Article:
• Kiyan, my man! Thanks for sharing. You bring up a great point.

      Perhaps both meditation and art pull the mind into a “flow state” … and that’s why the benefits are so similar.

      Either way, they are both wonderful ways to spend time. Thanks for reading buddy! It’s great to have you in our little community.

  4. Thanks, again, James. Your words do more than inspire- they get me out of my chair! Reading your posts continually touch me and are helping me put things into focus for action!

    • I love to hear that, Deidre! Ultimately, knowledge is useless without action, so my goal is always to break things down into practical ideas that we can actually use.

      Keep up the great work and thanks for reading!

    • Thank You! I’m glad you enjoy it, Jill. I need to do a better job of sharing more of it.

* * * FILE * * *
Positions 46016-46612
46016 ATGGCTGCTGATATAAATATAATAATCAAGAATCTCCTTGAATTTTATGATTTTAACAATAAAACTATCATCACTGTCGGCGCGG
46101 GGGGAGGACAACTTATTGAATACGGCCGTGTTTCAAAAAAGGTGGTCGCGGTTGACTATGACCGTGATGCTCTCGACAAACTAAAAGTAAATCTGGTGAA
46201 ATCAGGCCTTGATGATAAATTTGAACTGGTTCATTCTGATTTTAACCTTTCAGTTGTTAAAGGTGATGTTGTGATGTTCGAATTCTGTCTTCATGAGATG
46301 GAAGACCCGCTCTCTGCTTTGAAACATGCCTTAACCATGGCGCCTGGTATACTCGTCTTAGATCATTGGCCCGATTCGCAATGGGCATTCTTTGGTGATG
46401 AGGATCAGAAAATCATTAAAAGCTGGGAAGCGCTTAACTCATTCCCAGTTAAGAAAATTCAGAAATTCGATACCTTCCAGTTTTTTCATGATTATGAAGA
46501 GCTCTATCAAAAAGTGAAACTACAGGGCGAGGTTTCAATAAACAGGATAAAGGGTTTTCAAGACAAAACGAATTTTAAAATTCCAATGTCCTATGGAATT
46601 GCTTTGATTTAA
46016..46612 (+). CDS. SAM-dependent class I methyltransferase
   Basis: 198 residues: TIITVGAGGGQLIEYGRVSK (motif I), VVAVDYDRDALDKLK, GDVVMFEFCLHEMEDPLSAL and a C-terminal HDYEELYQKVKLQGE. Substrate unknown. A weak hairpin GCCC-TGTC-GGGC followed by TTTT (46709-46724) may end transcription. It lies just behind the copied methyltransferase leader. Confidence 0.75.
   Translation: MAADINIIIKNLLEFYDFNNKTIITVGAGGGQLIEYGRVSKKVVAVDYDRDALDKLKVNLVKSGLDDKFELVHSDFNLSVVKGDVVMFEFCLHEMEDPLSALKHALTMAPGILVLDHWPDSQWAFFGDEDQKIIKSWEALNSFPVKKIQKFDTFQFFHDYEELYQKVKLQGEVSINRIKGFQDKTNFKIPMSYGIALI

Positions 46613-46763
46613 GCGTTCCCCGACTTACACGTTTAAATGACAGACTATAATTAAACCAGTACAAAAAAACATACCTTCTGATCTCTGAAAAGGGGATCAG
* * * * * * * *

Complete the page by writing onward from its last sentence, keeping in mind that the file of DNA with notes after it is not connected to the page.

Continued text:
Thanks for taking the time to read and comment. Your thoughts are always welcome here. It’s great to have you in our little community!

  5. Hey James,

    This articles aligns nicely with what I came to realize last year. Consume less + create more = amazing results (for you and everyone else). I won’t go into the full back story here, but I spent my first month-and-a-half as an entrepreneur consuming. Books. Blogs. Videos. More…more… more. There was so much I needed to learn and know!

    And then I thought: “You’ve been spending all this time consuming and no time creating. Is this why you left your cushy corporate gig to become a values-based entrepreneur?”

    So I created this thing I call the Continuous Creation Challenge and had your research and experience validated first-hand. Other people have tried it and – although it’s anecdotal – it convinces me even more to consume less and create more. If you want to read up on the experiences of people on a temporary hard-core consumption diet and creation binge, check this out: http://valueofsimple.com/continuous-creation-challenge-experiences